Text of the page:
Iceland's booming tourism (almost 30% growth each year since 2010) has helped the country stabilise its economy following the 2008 banking crash and lift capital controls put in place during the crisis. Tourism has also brought a host of changes, from crowds to more foreign-born workers. Infrastructure and logistical planning rush to keep up. Meanwhile, the populace is pressuring the government to respond to the country's changing situation, protect the environment, and recover from high-profile scandals. All the while being proud of its high-performing football teams.
Curious travellers started to arrive en masse following the 2010 Eyjafjallajökull eruption and a smart publicity campaign led by the Iceland tourism board, which helped spread word of Iceland's charms. Tourism saw a 444% increase from 2010 to 2017, with about 2.2 million visitors arriving in 2017, a shocking number when you consider the nation's population is 350,000. Businesses catering to tourists also boomed, and tourism now accounts for 39.2% of Iceland's goods and services (up from 18.8% in 2010) and 8.6% of the GDP, and it employs 14.3% of the country's workforce.
There are some signs of a slowdown, as the strong króna and higher prices have made travel (and life) in Iceland expensive – also potentially shortening visitor stays. Tourism has also hit the regions of the country differently: many tourists stick to the capital area, the Southwest and the Ring Road, so while it's packed there, places like the North, East and Westfjords still remain relatively under-visited.
The strengthening of the economy as a result of tourism income is indisputable, and many locals appreciate the new services, increase in international profile and wage increases (7.3% from 2017 to 2018) that the industry brings.
But there's a flipside. Short-term apartment rentals in the centre of Reykjavík are pushing locals out of the market. There's also a hotel-building explosion in the capital – by 2020 the number of hotels is due to increase by half – that, too, brings changes.
News reports consistently feature the destruction of the environment (off-road driving, litter, defecation), or rescues of stranded tourists from glaciers, mountainsides and wave-swept beaches by Iceland's search and rescue team (a volunteer- and donation-based operation). In 2016 more than 75% of Icelanders considered the pressure from tourism on the environment to be too high – from whale and puffin consumption to crowds at natural sights.
There is also an impact from the increasing need for foreign labour (who made up about 13% of the workforce in 2018) and the way that changes Icelanders' experience and the use of the Icelandic language (with increased English everywhere).
Responses include limits on short-term apartment rentals, additional cautionary signs and barriers at sights, restrictions on free camping, educational campaigns for tourists and improved methods for learning about safety and logging hikes (www.safetravel.is). Oddly, despite official stances that promote spreading tourism around the country, in 2018 buses were cut back in the North and East.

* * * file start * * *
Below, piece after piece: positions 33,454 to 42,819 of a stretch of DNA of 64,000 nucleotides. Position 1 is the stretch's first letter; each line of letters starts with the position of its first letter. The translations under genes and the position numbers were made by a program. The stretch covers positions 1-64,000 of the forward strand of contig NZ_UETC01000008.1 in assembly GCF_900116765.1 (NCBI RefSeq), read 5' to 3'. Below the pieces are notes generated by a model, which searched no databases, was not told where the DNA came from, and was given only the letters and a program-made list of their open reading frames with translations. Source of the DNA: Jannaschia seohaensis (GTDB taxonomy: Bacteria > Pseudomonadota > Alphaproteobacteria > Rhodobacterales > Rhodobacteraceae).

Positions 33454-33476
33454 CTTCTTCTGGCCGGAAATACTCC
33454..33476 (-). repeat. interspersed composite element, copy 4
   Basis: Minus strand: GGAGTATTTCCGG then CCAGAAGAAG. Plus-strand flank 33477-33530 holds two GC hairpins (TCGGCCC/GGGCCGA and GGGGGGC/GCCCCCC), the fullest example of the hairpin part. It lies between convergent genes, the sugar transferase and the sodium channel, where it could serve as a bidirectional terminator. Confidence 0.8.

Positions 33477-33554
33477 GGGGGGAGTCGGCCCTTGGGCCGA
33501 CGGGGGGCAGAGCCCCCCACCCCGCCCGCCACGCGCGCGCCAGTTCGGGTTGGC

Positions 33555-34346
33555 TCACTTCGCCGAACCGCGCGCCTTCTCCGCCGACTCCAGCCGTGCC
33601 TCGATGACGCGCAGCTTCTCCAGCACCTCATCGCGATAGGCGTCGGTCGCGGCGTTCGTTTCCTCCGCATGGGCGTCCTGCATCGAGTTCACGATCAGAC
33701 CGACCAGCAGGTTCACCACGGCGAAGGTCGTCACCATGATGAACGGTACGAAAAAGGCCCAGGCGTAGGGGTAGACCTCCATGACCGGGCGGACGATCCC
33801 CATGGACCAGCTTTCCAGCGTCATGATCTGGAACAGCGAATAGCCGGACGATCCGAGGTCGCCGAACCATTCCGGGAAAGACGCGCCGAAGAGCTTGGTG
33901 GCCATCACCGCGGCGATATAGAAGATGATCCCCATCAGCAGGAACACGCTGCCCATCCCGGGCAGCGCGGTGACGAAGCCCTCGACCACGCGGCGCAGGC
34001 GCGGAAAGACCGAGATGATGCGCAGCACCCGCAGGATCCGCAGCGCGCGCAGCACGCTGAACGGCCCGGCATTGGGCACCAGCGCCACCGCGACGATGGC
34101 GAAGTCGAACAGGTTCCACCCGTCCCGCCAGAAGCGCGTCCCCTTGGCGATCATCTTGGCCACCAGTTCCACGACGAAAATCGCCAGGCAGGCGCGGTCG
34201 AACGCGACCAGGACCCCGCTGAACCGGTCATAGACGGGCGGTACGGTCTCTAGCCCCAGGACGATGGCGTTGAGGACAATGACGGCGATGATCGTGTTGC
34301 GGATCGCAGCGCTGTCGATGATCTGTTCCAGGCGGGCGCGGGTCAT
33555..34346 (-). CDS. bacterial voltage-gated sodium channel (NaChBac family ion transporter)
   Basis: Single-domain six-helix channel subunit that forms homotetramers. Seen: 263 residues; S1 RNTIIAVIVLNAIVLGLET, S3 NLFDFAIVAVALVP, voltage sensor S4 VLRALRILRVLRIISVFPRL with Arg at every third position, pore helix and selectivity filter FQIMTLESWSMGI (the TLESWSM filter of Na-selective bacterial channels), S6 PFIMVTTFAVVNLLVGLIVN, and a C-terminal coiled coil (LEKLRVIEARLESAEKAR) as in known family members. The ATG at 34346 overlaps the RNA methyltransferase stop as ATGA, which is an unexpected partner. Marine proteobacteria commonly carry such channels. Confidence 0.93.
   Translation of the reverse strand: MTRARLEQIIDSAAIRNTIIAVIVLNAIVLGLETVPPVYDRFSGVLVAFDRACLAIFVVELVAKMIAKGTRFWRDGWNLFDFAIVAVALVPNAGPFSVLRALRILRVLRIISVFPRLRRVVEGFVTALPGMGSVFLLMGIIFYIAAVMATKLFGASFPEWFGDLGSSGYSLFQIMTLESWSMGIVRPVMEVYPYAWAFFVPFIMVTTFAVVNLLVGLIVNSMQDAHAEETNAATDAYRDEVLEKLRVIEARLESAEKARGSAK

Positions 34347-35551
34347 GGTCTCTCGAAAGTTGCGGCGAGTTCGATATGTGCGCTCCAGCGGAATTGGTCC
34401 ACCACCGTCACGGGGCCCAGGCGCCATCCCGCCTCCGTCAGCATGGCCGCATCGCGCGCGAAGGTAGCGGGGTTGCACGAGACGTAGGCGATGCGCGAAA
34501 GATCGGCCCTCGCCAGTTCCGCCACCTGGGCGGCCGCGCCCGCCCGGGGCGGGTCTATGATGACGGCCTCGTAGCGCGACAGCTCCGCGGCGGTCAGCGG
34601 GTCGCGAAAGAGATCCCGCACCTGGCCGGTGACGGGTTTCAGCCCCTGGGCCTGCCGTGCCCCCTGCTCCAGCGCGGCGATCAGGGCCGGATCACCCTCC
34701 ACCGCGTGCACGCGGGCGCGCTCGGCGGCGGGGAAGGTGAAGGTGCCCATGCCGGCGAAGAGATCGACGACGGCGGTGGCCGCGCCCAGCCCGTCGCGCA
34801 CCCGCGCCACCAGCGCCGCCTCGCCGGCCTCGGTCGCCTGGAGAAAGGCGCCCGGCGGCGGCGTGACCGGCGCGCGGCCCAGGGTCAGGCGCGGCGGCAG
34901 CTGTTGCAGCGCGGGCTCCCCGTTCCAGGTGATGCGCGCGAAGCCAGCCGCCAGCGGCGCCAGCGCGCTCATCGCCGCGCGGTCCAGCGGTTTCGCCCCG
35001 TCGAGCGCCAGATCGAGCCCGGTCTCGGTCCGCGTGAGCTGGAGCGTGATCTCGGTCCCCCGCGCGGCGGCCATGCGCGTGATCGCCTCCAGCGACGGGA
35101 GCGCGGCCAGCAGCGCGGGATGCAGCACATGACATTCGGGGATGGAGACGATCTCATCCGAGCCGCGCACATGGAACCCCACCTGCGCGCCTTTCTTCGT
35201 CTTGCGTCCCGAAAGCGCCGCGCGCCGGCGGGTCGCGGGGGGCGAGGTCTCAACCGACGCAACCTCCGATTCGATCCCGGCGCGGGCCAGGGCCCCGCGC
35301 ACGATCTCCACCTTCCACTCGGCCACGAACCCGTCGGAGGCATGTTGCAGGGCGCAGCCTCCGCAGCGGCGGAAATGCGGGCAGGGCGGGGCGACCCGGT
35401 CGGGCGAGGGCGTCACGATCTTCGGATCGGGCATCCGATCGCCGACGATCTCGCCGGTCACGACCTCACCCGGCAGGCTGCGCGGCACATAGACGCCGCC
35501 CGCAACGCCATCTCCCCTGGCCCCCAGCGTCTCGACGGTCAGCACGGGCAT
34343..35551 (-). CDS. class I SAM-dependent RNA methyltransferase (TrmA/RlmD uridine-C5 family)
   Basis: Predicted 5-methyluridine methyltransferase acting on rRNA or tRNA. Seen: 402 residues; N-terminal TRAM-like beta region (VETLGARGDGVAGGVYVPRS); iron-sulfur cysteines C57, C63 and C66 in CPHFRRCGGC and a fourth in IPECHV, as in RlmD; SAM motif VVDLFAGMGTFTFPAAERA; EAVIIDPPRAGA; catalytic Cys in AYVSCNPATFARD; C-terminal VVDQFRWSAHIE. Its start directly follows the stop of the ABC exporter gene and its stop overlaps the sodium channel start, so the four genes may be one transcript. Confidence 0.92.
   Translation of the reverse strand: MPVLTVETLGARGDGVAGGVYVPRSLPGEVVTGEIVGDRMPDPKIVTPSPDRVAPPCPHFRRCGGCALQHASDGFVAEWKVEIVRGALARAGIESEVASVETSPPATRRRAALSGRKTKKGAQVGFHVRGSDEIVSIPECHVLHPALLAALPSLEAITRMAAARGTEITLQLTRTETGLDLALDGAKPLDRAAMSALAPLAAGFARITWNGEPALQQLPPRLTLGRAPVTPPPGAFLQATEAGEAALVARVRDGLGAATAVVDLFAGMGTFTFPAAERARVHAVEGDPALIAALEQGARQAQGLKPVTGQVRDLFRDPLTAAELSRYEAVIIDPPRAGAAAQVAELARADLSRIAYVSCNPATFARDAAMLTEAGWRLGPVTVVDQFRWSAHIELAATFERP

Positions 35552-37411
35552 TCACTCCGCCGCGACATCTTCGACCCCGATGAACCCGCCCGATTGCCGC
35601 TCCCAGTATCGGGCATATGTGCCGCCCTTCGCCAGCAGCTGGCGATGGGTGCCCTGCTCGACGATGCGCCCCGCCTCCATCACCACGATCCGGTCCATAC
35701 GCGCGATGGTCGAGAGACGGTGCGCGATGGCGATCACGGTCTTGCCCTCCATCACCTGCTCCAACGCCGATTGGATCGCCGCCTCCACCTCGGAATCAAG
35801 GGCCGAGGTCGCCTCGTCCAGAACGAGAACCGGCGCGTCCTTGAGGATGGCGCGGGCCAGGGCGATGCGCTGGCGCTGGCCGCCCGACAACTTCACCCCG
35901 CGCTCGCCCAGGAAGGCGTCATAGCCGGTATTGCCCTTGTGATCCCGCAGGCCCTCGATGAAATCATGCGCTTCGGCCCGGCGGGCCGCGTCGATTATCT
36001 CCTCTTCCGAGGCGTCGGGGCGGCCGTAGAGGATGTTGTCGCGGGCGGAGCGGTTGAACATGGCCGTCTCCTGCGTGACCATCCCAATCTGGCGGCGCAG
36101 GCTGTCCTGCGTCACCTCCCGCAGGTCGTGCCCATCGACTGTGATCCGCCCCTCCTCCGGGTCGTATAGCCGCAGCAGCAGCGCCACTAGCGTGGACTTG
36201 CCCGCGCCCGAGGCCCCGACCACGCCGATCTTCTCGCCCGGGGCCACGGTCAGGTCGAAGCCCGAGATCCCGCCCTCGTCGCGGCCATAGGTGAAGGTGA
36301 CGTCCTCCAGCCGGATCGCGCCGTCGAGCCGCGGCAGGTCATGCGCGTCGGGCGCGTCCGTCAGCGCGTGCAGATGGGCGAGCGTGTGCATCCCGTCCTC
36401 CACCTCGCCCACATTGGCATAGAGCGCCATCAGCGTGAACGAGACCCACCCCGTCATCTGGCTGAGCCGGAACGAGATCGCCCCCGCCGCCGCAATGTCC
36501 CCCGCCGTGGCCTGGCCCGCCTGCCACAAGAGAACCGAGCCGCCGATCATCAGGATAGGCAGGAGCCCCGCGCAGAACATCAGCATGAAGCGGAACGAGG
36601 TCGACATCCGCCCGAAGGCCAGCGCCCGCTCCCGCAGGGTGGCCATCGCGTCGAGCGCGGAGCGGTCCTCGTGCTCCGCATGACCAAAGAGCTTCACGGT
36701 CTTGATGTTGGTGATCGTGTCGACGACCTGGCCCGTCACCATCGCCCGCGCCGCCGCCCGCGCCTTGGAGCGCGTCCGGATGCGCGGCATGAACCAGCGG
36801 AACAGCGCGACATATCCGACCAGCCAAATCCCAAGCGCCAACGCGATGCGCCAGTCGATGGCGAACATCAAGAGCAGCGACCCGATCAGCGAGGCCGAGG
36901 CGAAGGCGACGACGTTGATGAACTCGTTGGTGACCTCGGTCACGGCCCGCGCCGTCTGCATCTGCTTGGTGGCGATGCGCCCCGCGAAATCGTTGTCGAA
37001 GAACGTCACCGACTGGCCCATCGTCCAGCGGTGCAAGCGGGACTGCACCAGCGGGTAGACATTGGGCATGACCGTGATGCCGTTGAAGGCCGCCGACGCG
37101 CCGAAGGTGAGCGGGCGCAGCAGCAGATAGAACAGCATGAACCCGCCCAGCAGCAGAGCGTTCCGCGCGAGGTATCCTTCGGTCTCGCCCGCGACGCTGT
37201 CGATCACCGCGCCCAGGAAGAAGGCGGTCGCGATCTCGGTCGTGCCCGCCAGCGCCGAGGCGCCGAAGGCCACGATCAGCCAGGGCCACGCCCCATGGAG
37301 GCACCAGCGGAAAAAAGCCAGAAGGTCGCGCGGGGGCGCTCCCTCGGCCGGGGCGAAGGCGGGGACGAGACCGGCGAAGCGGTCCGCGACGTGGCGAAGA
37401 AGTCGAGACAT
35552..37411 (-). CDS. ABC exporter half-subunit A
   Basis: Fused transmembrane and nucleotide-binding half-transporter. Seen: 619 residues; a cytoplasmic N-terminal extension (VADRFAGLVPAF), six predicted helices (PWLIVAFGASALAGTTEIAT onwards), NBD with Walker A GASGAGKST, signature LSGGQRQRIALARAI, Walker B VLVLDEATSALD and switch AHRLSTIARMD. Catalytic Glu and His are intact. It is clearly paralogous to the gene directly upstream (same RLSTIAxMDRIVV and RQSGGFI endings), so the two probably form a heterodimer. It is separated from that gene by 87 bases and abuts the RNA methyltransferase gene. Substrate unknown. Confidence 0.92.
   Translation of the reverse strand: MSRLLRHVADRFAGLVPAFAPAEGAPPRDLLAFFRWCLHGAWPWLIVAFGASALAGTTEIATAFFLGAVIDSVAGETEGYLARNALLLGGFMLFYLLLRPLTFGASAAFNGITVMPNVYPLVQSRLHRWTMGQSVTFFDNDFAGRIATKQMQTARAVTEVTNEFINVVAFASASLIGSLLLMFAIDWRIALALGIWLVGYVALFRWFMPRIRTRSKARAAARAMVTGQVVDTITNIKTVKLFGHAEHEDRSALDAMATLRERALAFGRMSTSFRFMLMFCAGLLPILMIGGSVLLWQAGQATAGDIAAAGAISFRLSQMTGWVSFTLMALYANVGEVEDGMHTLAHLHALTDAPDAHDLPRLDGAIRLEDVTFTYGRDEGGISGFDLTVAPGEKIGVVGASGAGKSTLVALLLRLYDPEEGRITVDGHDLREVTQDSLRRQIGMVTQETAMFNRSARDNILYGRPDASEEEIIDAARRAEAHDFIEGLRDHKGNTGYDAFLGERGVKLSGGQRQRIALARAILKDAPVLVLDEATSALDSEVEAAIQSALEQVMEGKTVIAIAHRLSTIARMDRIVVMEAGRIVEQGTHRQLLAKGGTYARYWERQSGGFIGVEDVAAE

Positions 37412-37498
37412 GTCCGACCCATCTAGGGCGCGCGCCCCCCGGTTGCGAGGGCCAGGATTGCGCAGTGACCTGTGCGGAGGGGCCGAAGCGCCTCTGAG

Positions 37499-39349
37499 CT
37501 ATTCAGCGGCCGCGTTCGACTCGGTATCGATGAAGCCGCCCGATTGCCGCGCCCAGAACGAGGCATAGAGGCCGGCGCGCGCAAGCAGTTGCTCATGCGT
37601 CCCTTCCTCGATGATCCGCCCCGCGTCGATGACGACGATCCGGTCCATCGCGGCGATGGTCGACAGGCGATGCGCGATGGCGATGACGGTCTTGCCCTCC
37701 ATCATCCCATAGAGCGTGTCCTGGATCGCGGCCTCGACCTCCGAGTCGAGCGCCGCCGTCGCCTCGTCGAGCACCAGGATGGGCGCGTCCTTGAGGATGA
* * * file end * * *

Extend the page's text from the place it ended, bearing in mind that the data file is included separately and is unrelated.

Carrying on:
Important debate is taking place about how Iceland's fragile environment can withstand the pressure it's under. The country's unspoilt natural landscape is both beloved by Icelanders and a major tourist draw. If current growth continues, Iceland could host close to three million visitors in 2020. There's also concern about foreign interests buying vast swaths of land, including important salmon-fishing rivers.
How much tourism can Iceland's waterfalls, trails and lava fields sustain? How can they be adequately protected, for both locals and visitors to enjoy?
Tourism authorities are currently placing huge emphasis on promoting responsible travel and preparing visitors for how to experience and protect the unusual environment. There is also a move to create a Highland National Park, which would protect 40% of the country, and a popular initiative promotes whale watching over eating whale in local restaurants.
Iceland also benefits from its copious sources of renewable energy (primarily geothermal and hydro power). This helps fuel life on the island and also attracts large energy users – (controversial) aluminium smelters are already in place for cheap power, and lower impact computing 'server farms' are on the rise.
One of the world's few nations to prosecute the bankers held responsible for the financial collapse in 2008, Icelanders maintain a sharp watch on their leaders. From the April 2016 Panama Papers scandal that brought down Prime Minister Sigmundur Davíð Gunnlaugsson to the 2017 controversy that brought down the coalition of Prime Minister Bjarni Benediktsson (when his father defended a convicted paedophile), Icelanders hold their leaders to account.
Despite the resulting drama, capital controls (measures limiting the movement of cash and capital in and out of the country) put in place during the recovery after the financial collapse were finally lifted in 2018, and that same year Iceland made grand news when it became the first nation in the world to legislate parity in pay for men and women.